SO November is Epilepsy Awareness Month and I know I have been unusually quiet, this blog will go some way to not only explaining why but also addressing a serious subject. Today I will be looking at Epilepsy and stress, there are so many triggers for seizures but for me, and many others, stress has always been a big one.
The reason I am addressing this is because since August stress has played a constant feature in my life and I knew I had to get it under control otherwise my seizures would become uncontrolled. My Dad has heart failure and in August he deteriorated which resulted in him spending time in hospital, we were told there were no treatment options left for him. He was stabilised and let home, just over a week later my Mum was admitted to hospital, she had Sepsis; this has resulted in two toes being amputated and part of the underside of her foot. She has been in hospital for almost 9 weeks with no sign of her coming home, whilst she has been in hospital Dad has had several appointments as well as being put forward for a trial for new medication, so I am having to attend appointments with him, I have launched a complaint against my Mums GP because of their lack of care for her prior to admission which is also causing me a headache. Last week Chris had surgery, so he has needed me and all of this has run alongside making sure Noah has normality and continuing to go to work (shout out to my boss for being super understanding the last few months!)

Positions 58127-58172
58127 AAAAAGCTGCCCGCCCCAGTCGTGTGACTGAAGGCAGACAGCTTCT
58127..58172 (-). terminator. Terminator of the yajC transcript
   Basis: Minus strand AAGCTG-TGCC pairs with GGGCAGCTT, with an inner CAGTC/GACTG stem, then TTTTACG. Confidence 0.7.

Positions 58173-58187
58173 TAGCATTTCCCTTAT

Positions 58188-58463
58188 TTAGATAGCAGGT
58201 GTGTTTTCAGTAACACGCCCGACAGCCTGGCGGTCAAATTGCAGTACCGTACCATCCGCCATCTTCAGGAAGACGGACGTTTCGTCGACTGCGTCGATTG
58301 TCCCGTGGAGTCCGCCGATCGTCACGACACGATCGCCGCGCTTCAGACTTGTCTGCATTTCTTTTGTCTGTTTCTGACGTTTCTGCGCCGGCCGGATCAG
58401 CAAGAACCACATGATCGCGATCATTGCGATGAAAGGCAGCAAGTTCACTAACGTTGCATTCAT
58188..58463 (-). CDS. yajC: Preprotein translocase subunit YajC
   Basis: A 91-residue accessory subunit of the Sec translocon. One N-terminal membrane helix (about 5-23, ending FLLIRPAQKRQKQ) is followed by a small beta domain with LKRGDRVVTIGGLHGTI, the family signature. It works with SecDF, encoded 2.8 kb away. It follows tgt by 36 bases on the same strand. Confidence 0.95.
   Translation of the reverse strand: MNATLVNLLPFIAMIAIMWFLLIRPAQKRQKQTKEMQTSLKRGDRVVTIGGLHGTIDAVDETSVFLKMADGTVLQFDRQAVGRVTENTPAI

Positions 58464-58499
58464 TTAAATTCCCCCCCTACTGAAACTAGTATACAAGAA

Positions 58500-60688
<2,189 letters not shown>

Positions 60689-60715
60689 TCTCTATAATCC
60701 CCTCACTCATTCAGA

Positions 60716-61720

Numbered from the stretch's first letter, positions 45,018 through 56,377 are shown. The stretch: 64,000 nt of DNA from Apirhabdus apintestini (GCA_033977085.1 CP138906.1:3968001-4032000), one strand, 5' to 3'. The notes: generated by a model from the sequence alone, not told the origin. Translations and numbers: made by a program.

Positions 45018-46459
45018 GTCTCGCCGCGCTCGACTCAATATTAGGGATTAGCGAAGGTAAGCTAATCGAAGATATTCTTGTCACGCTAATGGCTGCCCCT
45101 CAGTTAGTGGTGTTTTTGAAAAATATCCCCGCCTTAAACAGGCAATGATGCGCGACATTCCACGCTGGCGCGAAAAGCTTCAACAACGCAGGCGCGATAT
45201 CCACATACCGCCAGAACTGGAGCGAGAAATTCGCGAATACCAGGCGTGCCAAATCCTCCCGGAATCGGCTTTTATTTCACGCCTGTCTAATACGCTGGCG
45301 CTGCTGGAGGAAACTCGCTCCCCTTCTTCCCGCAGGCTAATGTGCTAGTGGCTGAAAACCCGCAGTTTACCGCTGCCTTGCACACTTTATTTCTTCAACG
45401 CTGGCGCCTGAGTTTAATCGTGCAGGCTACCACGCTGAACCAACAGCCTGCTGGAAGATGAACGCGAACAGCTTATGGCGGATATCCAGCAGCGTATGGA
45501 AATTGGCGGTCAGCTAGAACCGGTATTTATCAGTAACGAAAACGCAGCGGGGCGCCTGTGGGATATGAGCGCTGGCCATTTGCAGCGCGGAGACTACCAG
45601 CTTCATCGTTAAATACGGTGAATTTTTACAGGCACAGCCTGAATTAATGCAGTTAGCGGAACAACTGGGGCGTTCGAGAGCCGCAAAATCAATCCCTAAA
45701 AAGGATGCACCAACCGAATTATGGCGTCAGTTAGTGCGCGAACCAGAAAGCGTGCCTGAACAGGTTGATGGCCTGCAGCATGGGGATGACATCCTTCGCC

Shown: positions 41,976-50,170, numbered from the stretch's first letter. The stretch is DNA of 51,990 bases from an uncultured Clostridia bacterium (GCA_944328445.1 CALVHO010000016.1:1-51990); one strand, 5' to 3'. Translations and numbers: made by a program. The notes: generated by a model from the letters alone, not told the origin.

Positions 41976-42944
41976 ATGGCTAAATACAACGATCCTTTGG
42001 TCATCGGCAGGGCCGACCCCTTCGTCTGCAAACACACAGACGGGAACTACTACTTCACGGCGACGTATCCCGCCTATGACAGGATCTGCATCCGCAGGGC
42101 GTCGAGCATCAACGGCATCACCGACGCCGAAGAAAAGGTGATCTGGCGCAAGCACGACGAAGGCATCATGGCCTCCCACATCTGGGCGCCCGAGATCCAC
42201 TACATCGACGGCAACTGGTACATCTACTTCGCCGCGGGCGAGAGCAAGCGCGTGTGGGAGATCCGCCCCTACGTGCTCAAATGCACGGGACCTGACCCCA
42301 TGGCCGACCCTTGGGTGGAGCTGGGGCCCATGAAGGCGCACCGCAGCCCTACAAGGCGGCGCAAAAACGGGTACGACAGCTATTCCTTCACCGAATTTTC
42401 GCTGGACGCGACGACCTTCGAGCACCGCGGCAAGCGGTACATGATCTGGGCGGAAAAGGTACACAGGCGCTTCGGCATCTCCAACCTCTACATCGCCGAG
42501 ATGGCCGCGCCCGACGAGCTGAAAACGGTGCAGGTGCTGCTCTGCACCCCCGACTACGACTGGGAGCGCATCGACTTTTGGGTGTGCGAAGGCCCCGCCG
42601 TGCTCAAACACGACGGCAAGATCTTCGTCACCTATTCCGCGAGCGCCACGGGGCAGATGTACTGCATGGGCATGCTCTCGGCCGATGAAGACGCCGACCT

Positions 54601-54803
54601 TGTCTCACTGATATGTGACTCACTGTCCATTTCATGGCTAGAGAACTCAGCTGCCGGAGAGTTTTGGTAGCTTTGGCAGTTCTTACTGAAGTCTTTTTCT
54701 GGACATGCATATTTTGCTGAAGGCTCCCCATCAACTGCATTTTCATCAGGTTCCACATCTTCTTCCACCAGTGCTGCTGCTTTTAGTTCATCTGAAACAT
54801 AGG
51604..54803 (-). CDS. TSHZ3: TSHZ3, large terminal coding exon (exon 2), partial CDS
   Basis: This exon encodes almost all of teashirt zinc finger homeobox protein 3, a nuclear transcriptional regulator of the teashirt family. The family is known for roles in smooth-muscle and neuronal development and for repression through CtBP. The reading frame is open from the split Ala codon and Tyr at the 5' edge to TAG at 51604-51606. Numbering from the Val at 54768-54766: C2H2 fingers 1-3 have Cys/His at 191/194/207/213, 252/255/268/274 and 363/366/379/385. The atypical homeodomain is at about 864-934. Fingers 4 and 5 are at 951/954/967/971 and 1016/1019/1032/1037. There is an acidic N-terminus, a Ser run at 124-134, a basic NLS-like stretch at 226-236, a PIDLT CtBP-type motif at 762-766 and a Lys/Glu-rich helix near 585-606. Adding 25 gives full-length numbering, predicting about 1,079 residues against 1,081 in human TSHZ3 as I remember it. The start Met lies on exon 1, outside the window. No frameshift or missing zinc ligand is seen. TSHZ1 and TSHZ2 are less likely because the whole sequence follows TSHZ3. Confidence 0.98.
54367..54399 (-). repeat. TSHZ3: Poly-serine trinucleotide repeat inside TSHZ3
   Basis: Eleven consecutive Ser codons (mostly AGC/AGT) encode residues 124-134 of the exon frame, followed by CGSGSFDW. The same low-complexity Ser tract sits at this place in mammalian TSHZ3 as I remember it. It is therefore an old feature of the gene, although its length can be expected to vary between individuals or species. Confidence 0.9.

Stress and epilepsy
A Norwegian study has found that the most common seizure triggers are: sleep deprivation, tiredness and stress. It isn’t known just why stress may trigger a seizure, while there is no definite evidence that reducing stress help seizures, a recent study showed that nearly 9 in 10 people who actively managed their stress believed it reduced their risk of seizures.It’s hard to know exactly how often stress triggers seizures, since stress means something different to everyone. It’s also hard to judge how much of an effect stress has on a person.Stress comes in different forms and has a different meaning for everyone. It can come from a major life event or from more everyday activities that can potentially put us in a bad mood. Some studies have found that major life stressors, either good or bad, could affect seizures. Others have found that a build up of ‘daily hassles’ or stress seems to be more important. Since people are very different, it’s likely that stress can affect people in different ways at different times of their life.
How do I cope?